Pendleton Babe Ruth baseball league representatives and Pendleton High baseball coaches came to an agreement this week in an attempt to revive the once-booming early teen baseball league that has fallen on hard times.
Babe Ruth baseball, a stepping stone between Little League and the high school game, is for boys ages 13 to 15. The number of players at this level has been shrinking for years and, correspondingly, the level of play has diminished, said Bill Zyph, district commissioner for Babe Ruth in northeast Oregon.
“Babe Ruth is hurting as the 15-year olds moved on to Legion baseball, and even more so as 14-year olds are going, too,” Zyph said at a meeting of the interested parties Monday in Pendleton.
Whitten added that though the high school will redirect once Legion-worthy players to Babe Ruth, the coaches will not take sole blame for the league’s current state.
The second key for Pendleton is bringing kids back to the sport, Whitten said. Previously, as 14- and 15-year olds were being plucked from the Babe Ruth ranks for Legion teams, other players were feeling unwanted and dropping the game altogether.
“We screwed it down to only 15 kids who thought they had a chance to play in high school,” Russ Hensell said at the baseball meeting. “At 12 years old.”
Hensell said the issues in Pendleton started about seven years ago when more competitive travel teams started cropping up and taking the best players out of Babe Ruth. The exclusive teams were taking the all-stars and leaving everybody else feeling empty, he said. Hensell helped start a travel team when his son was at the Babe Ruth age, and he said he’s not sure he would have done things the same given the repercussions.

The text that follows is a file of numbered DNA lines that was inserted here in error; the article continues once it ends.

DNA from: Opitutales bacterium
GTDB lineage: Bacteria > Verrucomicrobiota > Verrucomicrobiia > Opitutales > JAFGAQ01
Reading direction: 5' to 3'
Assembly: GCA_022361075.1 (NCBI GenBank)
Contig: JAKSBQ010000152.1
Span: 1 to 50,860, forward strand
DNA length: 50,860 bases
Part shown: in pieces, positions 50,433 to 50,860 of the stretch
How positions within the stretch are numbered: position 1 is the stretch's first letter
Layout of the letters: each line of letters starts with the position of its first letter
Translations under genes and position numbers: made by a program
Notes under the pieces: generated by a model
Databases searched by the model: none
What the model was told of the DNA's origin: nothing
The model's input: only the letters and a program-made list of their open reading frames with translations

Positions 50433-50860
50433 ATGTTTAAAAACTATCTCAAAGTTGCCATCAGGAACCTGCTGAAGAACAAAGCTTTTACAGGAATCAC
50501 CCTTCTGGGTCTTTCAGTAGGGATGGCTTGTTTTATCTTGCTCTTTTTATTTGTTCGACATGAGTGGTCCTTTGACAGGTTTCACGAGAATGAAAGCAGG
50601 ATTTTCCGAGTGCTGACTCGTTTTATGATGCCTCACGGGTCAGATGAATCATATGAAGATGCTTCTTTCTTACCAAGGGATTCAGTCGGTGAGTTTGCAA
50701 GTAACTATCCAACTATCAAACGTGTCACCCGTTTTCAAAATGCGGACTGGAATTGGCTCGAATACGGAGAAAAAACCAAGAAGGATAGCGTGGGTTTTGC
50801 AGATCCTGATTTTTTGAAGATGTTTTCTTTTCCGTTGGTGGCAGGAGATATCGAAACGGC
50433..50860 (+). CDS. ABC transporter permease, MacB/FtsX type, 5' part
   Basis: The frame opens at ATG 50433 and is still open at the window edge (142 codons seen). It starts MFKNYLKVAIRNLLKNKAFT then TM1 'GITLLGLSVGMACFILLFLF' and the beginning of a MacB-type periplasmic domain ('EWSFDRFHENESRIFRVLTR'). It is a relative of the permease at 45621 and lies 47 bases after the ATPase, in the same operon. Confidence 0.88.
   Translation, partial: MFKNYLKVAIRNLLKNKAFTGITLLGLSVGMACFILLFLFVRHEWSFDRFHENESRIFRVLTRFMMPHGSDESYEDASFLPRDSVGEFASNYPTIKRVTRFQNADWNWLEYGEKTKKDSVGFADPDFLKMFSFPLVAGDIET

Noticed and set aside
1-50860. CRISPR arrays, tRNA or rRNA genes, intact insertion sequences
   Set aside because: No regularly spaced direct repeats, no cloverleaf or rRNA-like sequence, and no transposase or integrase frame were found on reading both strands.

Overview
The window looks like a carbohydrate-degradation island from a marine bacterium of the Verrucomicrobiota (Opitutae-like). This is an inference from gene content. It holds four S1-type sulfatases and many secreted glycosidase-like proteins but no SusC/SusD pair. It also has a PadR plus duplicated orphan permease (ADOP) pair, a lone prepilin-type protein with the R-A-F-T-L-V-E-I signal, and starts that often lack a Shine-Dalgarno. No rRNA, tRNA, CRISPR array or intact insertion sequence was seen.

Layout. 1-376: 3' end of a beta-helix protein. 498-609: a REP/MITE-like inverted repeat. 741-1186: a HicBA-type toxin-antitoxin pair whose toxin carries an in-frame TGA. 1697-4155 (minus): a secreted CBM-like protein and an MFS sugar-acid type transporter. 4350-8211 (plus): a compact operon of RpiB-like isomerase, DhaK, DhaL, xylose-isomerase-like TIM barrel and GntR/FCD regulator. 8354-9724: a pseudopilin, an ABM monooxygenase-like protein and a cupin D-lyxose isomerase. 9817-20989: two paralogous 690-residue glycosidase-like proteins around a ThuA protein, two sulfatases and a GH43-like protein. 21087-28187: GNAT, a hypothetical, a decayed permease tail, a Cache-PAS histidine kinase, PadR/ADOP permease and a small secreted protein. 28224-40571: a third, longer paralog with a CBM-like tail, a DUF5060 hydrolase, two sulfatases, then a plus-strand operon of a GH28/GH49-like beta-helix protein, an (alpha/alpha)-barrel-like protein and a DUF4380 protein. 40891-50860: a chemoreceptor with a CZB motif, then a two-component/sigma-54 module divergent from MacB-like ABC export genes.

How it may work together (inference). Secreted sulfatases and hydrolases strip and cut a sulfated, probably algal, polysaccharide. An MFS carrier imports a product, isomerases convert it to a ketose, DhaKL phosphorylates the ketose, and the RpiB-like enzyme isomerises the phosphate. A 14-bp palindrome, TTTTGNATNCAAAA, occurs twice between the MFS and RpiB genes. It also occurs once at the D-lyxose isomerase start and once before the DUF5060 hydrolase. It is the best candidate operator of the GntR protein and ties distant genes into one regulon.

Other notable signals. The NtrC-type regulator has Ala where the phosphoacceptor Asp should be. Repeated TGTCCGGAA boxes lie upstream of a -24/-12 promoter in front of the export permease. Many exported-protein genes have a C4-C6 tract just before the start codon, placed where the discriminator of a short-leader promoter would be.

“It was the trend, but it’s been very damaging,” Hensell said.
The movement extends beyond Pendleton as Babe Ruth disappeared from Hermiston last year and other Eastern Oregon communities like The Dalles have seen equally deflating numbers.
When so many young players quit early, high school teams miss out on late bloomers, talented kids that don’t show it until later than age 13 or 14, said Bob Lemmon of Hermiston, a former district commissioner of Babe Ruth. Kids don’t get the chance to develop and high schools end up with small rosters, like Pendleton’s 11-player freshman class last season.
Pendleton must take any steps it can to avoid having its youth baseball program following in Hermiston’s footsteps, Lemmon said.
“Pendleton is one of the lasts of the Mohicans,” said Lemmon, who handed the reins of the district commissioner’s office over to Bill Zyph about five years ago. “They’ve been hanging in there. But it’s real sad to see what’s happened everywhere else.”
Pendleton Babe Ruth will try and boost its registration by offering a mid-range field size for 13-year olds. The jump from Little League fields — 46 feet from mound to home with 60-foot base paths — to the regulation-sized 65-foot mound-to-home distance and 90-foot base paths is often overwhelming for first-year players. Pendleton can easily amend its available fields to a 55-foot mound-to-home distance with 75-foot base paths, Zyph said. The change could encourage more players to come out for Babe Ruth.
The field shift will only occur for half the season as a transition period before larger tournaments later in the summer, Zyph added.